One Word That Can Transform Your Career Part 1: The Coach's View

             Maybe it is the annoying little kid in me.  Maybe it is the old soul in a body that I don't want to admit is not as young as it used to be.  I'm not sure what exactly triggered the change, but I have become very reflective since the beginning of my journey into sport psychology.  I find myself constantly relating what I learn to my experiences from both my playing and coaching career.  How could that have helped me as a player?  What can I do to transfer my knowledge into action with the players I coach?  Sometimes this can be a frustrating process because the answers do not come as easily as I would like.  The benefits have far outweighed the frustrations though.  I also have really grasped onto the concept of understanding what makes people successful.  What makes greatness?  Is it natural, or is it a product of work and having purpose?  In the coaching profession, my top three would probably be Pete Carroll, Gregg Popovich, and Joe Maddon.  I could write an entire blog post about what I admire in all three, but in summary it is their willingness to do things differently because of their belief that it can be done better than it has always been done.  In short, they have asked "Why?"  Why is it great to create a positive atmosphere with a DJ playing music during practice?  Why is it important to treat your superstars the same as the 12th man on your bench in the NBA?  Why are themed dress up road trips in MLB about much more than media attention?  These are all questions I am confident Carroll, Popovich, and Maddon have asked themselves, and I am equally confident they can give great answers.

           As a younger coach, I think it was only natural to be a little defensive.  I was confident in my knowledge of the game, but I found out that knowing the game and knowing coaching are two entirely different things.  One does not ensure the other, and communicating what you know about the game can be a challenge.  When a player would ask me "Why?" I saw the question as an attack on if I knew what I was doing or not.  "Who is this kid to question my methods?  Doesn't he know I played division 1 baseball?!?!"  What a short-sighted view on my part.  Maybe the player was not questioning me, but he was being inquisitive about the game.  Maybe he was wanting to understand the reasoning behind what would make him successful.  Now, my viewpoint has changed 180 degrees on the matter.  I want players to ask why, and I feel confident in the answer I can give them knowing there is purpose in what I do and say as a coach.  If players just blindly do what the coach says without understanding the why, then they are going to be coaching dependent instead of taking control of their success.  Coaching pointers shouldn't feel like a magic trick leaving players to think to themselves, "Wow.  I don't know how I did that!"  Don't get me wrong here.  There is a big difference in "Why?" meaning "Why the hell is coach making us do this?!" and  "Why?" meaning "Why will that make me a better player?"  Players should recognize this too, and be aware of the delivery of their message.

           Understanding the "why" is a must for you to have as great an impact on players as possible.  You need to have reasoning behind what you are doing.  Great coaches are constantly reflecting on what is working and what is not working.  If something is working, why is it working?  If something is not working, what is going on?  Where is the disconnect happening?  Assistant coaches who you trust are a great resource for answers.  You know who else is a great source for the answers?  Players!  Sometimes there is a stigma attached to asking players for their opinions.  I think that is the ego in us coaches.  If our goal is to help players as much as possible, shouldn't we ask them how they feel about different drills, practice methods, and game strategies?  It has been said that teaching is the highest level of understanding.  Instead of creating mindless robots, wouldn't you rather create players with the ability to think and reason about the game?  If nothing else, asking players can lead to a conversation that helps you better explain to the player your "why."  That may make the difference between them mindlessly going through the motions and purposeful practice.  It may make the difference in them having some doubt in a plan and them fully trusting it.  Which do you think leads to success more often?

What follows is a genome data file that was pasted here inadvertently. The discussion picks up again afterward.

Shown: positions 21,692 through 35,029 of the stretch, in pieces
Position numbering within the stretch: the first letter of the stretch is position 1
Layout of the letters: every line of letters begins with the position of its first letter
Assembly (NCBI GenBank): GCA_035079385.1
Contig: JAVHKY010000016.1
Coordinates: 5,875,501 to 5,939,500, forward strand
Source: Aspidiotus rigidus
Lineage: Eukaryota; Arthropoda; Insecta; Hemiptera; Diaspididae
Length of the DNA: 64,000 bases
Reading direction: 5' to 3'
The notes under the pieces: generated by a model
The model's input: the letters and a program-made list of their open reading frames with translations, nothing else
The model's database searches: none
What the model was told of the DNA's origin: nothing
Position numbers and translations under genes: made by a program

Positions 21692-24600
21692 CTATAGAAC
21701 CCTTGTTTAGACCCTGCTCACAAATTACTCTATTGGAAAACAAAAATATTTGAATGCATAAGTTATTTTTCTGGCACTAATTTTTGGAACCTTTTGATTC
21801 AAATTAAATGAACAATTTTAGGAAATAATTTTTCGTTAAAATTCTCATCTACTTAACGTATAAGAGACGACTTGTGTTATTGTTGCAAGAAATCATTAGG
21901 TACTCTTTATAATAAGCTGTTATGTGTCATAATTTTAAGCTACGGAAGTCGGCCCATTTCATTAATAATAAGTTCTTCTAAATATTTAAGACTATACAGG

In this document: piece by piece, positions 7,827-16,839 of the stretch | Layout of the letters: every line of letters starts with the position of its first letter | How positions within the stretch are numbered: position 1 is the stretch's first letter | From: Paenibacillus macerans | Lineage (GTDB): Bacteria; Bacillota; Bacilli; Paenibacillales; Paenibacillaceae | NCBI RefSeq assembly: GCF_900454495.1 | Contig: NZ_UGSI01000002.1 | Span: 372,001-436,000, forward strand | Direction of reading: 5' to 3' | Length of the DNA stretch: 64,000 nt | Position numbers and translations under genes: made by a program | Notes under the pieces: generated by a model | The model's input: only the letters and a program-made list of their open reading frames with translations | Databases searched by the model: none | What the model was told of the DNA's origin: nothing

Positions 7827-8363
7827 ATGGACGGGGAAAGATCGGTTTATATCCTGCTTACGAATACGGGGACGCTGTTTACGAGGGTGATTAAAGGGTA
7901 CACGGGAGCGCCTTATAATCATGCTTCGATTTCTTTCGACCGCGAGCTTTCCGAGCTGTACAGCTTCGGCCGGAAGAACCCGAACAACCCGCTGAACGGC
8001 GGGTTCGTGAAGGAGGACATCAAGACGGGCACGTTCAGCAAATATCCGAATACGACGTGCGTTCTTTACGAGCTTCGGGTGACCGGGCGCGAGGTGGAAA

In summary, embrace the question "Why?"  Embrace it from your players.  Begin to love that they want to have a deeper understanding of the game.  Embrace it from yourself.  Reflect on what has made you successful and what hasn't.  Reflect on what you do well and what you could do better.  Ask yourself if you are doing something just because that is the way you were taught or if you are able to actually give reasons as to why that is the best way to do things?  If you are exploring the mental side of sports, PLEASE ask why.  Do not accept surface level strategies without any explanation of their purpose.  Telling you that Major Leaguers are taking a deep breath isn't good enough!  Don't be ashamed to admit having room to grow.  Just like we stress to our players that there is always room to improve, we have that same never-ending opportunity as coaches.  Take advantage, and ask "Why?" today.

Side Note:  This is the first in a two part series on "Why?"  In the next post, I will write more about the importance of the word from a player's perspective.


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